Wednesday, January 28, 2009

"I Will Skate Through You."

This time we noticed more interplay. Blockers reached back to haul forward their own jammers, human batons making their own way in the relay. Jammers grabbed the hips of their blockers and pulled them into opponents’ paths, boosting themselves in the process. It’s all relative motion, rotating reference frames, celestial mechanics -- Saturn slinging the Cassini; or asteroids in their orbital belt, curving to the left always, colliding and tumbling. It’s our solar system against theirs, and only the heartiest can prevail in these ravages of Space.

Holly Wanna Crack-Ya always heads straight for the densest cluster. As with last time, I couldn’t see what she was doing. She’d go in the back, come out the front, and go back around for more, practically running on the straightaways, pausing with feet spread in fighting stance to round the corners, then running again.

This bout was rougher, with Roxy Rockett in particular (in the green helmet), spreading her arms wide in indignation over uncalled fouls. It seems to be part of the game, though, that the multiple refs monitoring that short track don’t see everything. The lab-coated scorers look like they’re out of B-grade sci-fi, conducting a taste test, noting reactions, tallying results.

Right in front of us, one of the opposing Naptown Tornado Sirens, on her way to the penalty box, crouched like a speed skater and stuck her arm between a ref’s legs as she went by. The ref went down. Surely, in a more mainstream sport, this would have lead to a major penalty. But not here. The ref got up, shrugged it off, and said something I could not make out to the spectators behind her. Maybe she and that player go way back, with a long history of such take-outs.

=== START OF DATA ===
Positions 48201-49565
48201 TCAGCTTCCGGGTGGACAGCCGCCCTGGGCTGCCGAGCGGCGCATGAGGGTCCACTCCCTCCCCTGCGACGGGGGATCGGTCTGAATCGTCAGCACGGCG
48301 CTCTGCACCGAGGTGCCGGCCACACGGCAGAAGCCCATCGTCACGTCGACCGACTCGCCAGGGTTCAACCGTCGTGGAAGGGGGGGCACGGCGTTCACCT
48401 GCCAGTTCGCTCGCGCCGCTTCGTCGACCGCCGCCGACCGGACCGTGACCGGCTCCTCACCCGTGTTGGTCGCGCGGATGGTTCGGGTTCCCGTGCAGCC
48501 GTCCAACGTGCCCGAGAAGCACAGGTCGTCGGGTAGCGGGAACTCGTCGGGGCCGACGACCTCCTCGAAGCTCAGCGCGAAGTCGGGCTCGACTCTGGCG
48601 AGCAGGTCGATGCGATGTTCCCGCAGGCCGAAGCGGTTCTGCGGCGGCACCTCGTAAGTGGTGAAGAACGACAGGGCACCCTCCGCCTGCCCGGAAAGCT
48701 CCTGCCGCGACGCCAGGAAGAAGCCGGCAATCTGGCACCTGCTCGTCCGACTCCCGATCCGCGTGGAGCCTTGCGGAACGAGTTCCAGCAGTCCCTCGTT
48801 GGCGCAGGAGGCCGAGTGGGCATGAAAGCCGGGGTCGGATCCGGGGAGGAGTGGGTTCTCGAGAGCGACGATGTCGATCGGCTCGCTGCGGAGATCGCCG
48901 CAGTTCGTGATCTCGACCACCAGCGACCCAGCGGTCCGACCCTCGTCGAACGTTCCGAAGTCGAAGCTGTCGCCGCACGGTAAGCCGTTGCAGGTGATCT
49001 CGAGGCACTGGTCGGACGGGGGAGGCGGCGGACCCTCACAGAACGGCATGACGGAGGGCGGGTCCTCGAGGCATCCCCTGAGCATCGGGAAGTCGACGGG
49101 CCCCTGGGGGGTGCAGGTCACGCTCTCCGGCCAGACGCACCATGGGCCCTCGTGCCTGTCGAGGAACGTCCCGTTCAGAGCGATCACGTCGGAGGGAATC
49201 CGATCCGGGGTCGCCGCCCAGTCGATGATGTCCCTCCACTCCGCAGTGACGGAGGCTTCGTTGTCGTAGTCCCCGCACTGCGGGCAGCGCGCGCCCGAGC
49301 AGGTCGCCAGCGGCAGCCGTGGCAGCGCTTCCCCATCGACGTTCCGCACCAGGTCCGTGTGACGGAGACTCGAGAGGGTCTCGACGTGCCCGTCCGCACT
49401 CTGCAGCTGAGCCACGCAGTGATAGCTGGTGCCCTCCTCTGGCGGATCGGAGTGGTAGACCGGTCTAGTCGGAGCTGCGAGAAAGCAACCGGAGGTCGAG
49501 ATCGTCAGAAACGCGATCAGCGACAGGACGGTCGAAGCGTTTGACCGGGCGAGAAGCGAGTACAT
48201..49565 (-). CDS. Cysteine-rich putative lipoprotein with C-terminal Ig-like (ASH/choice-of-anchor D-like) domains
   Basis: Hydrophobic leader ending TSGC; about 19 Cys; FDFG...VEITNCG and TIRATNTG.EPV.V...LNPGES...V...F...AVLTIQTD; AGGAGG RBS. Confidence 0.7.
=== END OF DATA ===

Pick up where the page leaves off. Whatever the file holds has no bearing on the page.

There was an interesting situation, if I understood it correctly, where a Carolina jammer was sent to the penalty box. The jam was completed without her, meaning Carolina lost points. Then the next jam started with that one jammer still in the penalty box -- Carolina could not field another. This could have lead to a bunch of free points for the Sirens, but the Carolina blockers held the Siren’s jammer back for several laps, and once Carolina’s jammer could leave the penalty box she tore through the pack to the front and became the lead jammer. I wish I knew who exactly this Carolina jammer was that did this.

After the bout, Svetx and I had to go and meet Holly, who jams the most and earns the team the bulk of its 100-point leads. She was out on the floor greeting fans. I told her I was that blogger who wrote about her back in December, and commented that she seems to always go straight into the storm, never around it.

“I will skate through you,” she said, and it sounded like her mantra, maybe even a rallying statement for the whole team. She stepped back and did a little lunge, leading with a shoulder and twisting, to show how she digs her way past opposing blockers. “A jammer really is a blocker,” she said.

But when she’s out there doing it, it hardly seems to disturb the general flow. Yes, in the course of play, skaters go down routinely, tucking in their arms to shield themselves and keep their fingers from being skated-over. But I don’t think I see this happening as a result of Holly’s work. She’s gets her points, and that’s all she needs.

She signed my program. Svetx said she had noticed the teamwork this time, the blockers’ positioning, the reaching out to pull a teammate along.

“We know each other really well,” Holly said.

Saturn photo from NASA/JPL/Space Science Institute


bart said...

You guys met Holly after? How did I miss out on that? :(

I'd like to also note for the record that she was a fantastic ring dancer during the between-bout-intermission.

I wonder what her speed is when she's tearing down the straight-aways?

Holly Eden said...

we've got derby this weekend? you gonna make it?

holly wanna crackya